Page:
The province says two more people have died in Manitoba because of COVID-19.
The death of a woman in her 50s from Winnipeg is linked to the Alpha variant, while a man in his 90s from the Southern Health-Sante Sud region died from an unspecified variant.
The number of Manitobans to die from the virus is now at 1,184.
Thirty-four new cases were also announced Thursday, with 19 of them in Winnipeg. Six were in the Southern Health region, five in the Interlake-Eastern area, three in Prairie Mountain and one in the North.
The test positivity rate is at 2.6 per cent provincially and 1.8 per cent in Winnipeg.
Seventy-five Manitobans are in hospital, with 11 in intensive care.
Meanwhile, the province says the testing site at Thunderbird House will close its doors after Friday.
And when it comes to vaccinations, 80.7 per cent of eligible Manitobans now have a first dose, while 73.5 per cent have both shots.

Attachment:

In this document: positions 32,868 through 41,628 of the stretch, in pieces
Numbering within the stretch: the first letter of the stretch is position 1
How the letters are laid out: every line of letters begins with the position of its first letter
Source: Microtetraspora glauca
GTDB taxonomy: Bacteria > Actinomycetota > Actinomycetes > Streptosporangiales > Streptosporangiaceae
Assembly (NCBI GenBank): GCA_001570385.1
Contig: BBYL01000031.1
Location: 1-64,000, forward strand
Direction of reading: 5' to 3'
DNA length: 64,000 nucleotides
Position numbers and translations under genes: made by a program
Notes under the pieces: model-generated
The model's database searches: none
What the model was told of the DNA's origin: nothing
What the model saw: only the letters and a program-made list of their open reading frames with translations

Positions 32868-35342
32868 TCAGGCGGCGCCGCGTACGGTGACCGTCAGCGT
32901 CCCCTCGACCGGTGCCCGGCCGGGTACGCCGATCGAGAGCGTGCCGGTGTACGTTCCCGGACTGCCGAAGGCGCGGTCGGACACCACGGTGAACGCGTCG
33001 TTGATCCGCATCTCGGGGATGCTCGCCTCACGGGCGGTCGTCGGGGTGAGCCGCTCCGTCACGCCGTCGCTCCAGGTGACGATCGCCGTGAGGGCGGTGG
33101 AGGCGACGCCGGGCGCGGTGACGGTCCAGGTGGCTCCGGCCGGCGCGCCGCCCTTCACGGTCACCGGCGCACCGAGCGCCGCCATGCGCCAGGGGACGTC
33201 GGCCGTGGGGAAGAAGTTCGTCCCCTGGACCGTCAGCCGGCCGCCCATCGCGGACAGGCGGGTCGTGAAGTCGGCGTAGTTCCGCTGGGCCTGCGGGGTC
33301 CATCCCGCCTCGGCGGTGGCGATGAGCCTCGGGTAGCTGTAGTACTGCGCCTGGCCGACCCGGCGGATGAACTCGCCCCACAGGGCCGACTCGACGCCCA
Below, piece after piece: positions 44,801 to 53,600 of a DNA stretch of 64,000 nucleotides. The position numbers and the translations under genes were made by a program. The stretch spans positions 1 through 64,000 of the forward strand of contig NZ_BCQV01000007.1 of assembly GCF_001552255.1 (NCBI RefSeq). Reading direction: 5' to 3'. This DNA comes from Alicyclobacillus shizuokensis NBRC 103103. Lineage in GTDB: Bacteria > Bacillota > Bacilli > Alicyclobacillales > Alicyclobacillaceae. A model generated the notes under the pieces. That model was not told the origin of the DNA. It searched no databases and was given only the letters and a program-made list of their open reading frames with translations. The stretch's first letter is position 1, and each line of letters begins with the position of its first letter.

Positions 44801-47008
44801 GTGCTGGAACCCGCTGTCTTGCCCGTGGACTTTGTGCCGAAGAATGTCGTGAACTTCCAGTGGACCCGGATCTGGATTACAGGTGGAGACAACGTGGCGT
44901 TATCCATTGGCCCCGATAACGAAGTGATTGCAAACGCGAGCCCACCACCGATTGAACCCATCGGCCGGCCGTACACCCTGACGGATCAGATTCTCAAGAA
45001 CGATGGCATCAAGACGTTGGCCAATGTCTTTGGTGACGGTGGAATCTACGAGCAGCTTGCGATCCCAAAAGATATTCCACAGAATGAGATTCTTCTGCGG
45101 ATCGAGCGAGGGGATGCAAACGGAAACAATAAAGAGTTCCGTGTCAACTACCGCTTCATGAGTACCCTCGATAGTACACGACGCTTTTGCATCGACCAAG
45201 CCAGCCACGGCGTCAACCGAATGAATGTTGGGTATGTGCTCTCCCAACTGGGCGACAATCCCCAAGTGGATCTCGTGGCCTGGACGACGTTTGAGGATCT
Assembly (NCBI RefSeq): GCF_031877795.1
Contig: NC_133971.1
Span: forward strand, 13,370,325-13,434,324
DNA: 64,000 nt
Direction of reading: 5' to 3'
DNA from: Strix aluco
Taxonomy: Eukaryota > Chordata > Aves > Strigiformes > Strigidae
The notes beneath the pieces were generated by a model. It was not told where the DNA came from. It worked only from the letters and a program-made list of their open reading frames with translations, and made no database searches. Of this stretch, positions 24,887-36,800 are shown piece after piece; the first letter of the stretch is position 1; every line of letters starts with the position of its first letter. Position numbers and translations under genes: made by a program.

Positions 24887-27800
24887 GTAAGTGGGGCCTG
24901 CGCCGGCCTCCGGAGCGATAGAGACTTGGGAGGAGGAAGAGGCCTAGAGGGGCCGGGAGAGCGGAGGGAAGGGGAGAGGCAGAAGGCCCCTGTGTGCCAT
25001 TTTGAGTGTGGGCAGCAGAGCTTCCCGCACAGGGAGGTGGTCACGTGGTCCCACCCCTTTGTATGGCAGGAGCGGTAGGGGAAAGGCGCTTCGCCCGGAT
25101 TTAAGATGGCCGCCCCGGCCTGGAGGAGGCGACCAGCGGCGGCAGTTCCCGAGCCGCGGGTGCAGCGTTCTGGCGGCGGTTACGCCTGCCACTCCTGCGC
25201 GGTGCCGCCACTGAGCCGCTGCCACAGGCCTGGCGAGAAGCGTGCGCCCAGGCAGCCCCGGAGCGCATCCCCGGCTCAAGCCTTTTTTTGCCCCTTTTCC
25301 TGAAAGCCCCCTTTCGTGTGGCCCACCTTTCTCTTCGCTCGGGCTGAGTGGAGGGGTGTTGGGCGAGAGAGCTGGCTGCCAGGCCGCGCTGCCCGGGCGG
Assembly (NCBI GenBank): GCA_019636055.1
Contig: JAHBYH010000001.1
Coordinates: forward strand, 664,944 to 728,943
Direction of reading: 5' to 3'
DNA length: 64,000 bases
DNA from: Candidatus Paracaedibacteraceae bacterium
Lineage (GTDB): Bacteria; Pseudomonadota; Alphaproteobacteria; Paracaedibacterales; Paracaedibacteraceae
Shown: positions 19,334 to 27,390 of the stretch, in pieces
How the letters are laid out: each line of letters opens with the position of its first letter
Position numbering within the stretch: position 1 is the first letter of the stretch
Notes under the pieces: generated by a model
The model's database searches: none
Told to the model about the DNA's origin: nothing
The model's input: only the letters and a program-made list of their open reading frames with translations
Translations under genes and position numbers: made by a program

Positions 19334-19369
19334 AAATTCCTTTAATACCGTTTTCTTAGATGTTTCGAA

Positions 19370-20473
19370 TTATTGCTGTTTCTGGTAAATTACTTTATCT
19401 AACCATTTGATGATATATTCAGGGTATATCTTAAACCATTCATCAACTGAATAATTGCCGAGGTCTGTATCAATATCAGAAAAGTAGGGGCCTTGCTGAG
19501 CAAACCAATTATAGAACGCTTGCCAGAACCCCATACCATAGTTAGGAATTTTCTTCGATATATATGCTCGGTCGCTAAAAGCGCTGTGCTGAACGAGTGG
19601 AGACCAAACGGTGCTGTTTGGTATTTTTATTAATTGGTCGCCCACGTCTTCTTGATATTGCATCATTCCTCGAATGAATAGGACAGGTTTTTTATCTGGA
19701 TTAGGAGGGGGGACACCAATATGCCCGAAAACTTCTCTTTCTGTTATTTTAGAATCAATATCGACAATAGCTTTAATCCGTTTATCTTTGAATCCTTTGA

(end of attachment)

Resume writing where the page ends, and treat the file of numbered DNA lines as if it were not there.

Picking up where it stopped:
The province issued three tickets from Aug. 2-8 for COVID-19 infractions, both of them to a person for failing to wear a mask indoors, while one $5,000 ticket was issued to a business.
An outbreak in the medicine unit at the Bethesda Regional Health Centre in Steinbach has been declared over
Questions about COVID-19? Here are some things you need to know:
Symptoms can include fever, cough and difficulty breathing — very similar to a cold or flu. Some people can develop a more severe illness. People most at risk of this include older adults and people with severe chronic medical conditions like heart, lung or kidney disease. If you develop symptoms, contact public health authorities.
To prevent the virus from spreading, experts recommend frequent handwashing and coughing into your sleeve. They also recommend minimizing contact with others, staying home as much as possible and maintaining a distance of two metres from other people if you go out. In situations where you can’t keep a safe distance from others, public health officials recommend the use of a non-medical face mask or covering to prevent spreading the respiratory droplets that can carry the virus. In some provinces and municipalities across the country, masks or face coverings are now mandatory in indoor public spaces.
For full COVID-19 coverage from Global News, visit our coronavirus page.